We’re just good friends
Couples are having less sex than ever before, but there are always ways of reconnecting if you’re in the mood…
With so much emphasis on sex today, it’s easy to imagine everyone else is making love seven nights a week. But it is estimated that one in 20 marriages in Britain is sexless and half of all couples are not having as much sex as they would like. Going without sex does suit some people fine, but for others, regular loving sex is a big part of what they signed up for when things started to get serious.
Most relationships go through periods when sex goes on the back burner. It’s a rare couple who hasn’t gone through a fallow season in the bedroom. There are significant life events that are bound to interrupt a couple’s sex life, such as having a baby, illness – particularly mental health issues such as anxiety and depression, the loss of a loved one, job changes. In a lot of cases the break will be temporary, but sometimes sex just doesn’t resume.
For others, life can just get in the way, and we can find ourselves not as close to our partners as we used to be and so we just fall out of the habit. That can happen more often than you’d imagine. Think about it. We’re tired, we might have developed different bedtime routines. Or maybe it’s simply that there’s so much more we could be doing at 10pm than have sex. Netflix, Instagram or checking our emails… technology certainly doesn’t help the flagging libido.
And while there is obviously more to sex than its frequency, sex that happens rarely can start to feel awkward. All too easily you can fall into a vicious cycle where too little sex can lead to even less sex. Feelings of inadequacy quickly follow.
Couples don’t help themselves by avoiding the topic until it becomes critical, by which time all sorts of unhelpful feelings (resentment, shame, anger and hurt to mention a few more) have set in. And if the decision not to have sex isn’t mutual, if one partner has pulled up the sexual drawbridge and won’t talk about it, the confusion and sadness can be incredibly upsetting for the other partner. Sometimes the silence is even more devastating than missing the act itself.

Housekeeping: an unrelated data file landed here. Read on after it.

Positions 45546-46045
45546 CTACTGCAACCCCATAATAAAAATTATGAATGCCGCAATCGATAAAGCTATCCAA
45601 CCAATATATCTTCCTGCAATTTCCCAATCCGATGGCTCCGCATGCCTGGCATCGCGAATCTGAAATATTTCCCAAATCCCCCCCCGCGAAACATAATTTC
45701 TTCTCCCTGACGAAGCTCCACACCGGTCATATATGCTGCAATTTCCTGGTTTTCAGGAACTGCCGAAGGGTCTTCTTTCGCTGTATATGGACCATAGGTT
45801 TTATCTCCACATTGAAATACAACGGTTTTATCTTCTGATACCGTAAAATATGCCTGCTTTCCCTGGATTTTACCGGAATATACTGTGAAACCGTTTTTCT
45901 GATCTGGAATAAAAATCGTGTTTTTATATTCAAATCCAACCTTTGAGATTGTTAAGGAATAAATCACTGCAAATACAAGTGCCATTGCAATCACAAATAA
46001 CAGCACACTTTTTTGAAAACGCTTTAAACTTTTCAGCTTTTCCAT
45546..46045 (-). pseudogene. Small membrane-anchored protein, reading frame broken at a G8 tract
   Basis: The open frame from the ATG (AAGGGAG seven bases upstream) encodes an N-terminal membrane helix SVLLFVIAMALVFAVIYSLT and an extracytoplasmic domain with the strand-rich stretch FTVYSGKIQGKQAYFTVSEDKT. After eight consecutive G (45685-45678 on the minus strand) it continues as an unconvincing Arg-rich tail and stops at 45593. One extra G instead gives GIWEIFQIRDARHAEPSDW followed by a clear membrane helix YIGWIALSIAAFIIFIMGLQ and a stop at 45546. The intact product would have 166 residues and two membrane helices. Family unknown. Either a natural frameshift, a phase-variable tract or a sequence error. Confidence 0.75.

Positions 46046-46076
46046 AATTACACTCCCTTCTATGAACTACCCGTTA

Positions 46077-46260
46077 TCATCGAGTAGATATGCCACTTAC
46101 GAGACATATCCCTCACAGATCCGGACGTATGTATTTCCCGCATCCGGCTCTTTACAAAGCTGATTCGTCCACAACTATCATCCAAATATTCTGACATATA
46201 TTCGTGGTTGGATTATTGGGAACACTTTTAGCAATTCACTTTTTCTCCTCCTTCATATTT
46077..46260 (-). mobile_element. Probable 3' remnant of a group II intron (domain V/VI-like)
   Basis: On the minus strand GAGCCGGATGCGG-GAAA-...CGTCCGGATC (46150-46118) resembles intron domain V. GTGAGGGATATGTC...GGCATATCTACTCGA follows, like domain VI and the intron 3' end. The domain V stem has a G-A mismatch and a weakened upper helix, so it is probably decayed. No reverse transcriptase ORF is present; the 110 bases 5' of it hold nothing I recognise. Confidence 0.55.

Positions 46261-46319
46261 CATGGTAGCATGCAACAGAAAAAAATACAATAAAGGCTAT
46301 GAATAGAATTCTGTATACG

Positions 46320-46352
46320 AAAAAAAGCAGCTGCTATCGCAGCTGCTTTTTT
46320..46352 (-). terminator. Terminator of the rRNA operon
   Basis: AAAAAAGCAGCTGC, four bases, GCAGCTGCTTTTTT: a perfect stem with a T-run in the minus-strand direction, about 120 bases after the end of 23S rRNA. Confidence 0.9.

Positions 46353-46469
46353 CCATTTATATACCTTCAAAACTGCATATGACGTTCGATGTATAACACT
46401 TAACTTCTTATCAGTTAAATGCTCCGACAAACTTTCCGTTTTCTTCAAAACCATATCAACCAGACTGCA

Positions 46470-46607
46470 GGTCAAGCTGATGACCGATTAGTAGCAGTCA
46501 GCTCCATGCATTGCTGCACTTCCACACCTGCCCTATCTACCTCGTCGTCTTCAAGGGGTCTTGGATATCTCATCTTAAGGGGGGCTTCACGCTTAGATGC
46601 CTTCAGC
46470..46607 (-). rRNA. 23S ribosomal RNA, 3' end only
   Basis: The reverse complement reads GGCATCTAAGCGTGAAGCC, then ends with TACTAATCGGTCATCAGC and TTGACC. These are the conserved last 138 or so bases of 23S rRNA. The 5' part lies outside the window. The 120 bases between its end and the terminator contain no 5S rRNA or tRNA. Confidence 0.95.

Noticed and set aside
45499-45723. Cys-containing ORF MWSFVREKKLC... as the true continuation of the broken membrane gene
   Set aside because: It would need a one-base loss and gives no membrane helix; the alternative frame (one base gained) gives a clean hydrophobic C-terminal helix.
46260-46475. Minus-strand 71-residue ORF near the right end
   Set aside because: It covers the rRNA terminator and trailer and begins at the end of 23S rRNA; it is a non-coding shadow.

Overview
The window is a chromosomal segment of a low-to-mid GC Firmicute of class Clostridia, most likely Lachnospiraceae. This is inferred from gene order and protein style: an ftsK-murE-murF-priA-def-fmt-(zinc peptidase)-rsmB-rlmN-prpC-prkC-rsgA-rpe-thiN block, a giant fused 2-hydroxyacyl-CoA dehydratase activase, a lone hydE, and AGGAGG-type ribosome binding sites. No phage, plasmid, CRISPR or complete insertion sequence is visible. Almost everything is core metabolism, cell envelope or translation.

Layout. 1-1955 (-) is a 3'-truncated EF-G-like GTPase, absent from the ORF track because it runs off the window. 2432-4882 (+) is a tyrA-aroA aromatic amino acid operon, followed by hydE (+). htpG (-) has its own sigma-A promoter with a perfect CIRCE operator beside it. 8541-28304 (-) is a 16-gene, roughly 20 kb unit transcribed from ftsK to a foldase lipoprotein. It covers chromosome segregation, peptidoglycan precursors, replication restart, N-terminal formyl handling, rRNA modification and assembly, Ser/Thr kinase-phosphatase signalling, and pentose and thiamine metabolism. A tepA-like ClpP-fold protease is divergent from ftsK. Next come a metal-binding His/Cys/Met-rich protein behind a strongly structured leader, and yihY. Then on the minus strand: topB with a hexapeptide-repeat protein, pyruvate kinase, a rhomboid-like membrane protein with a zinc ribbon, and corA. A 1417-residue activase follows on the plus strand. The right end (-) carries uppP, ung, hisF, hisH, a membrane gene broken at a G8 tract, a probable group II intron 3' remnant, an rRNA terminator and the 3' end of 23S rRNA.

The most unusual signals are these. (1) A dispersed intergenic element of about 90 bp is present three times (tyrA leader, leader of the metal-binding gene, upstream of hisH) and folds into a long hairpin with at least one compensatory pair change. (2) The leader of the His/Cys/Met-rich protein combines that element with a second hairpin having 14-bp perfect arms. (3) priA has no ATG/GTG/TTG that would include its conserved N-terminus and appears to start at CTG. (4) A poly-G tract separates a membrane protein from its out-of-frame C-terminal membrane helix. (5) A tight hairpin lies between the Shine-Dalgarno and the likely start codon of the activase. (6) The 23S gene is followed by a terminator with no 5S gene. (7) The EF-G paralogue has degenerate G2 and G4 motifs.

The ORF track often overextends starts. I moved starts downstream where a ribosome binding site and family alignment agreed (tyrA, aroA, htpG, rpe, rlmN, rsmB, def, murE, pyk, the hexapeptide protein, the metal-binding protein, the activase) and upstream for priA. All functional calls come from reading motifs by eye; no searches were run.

Problems in the bedroom often reflect troubles in the relationship or in other areas, such as work or family. Whatever the cause, shutting the other person out isn’t the solution and neither is hassling or trying to seduce the reluctant the partner. You don’t want to nag your loved one into wanting sex. You need to discover what they’re feeling and how they see things in the future. Listen to their fears without interruption, even if it doesn’t make for easy listening. Couples need to be honest about the importance of sex and if they want it, they need to be prepared to invest some time and effort, to look forward to it and plan it.
For couples who have been going around the houses on this for a while, a third party might be able to help. The same is true for those who want to reconnect, but the sex draught has been going on so long, they just don’t know where to start. Re-establishing a long-lost sex life involves a great deal of compromise. But good quality sex is worth fighting for. Giving up, accepting in-house celibacy, or finding sexual pleasure elsewhere does not need to happen. There is professional help out there. Get it.
If any of what you’ve just read sounds familiar, please get in touch at firstname.lastname@example.org and book a free 10 minute call.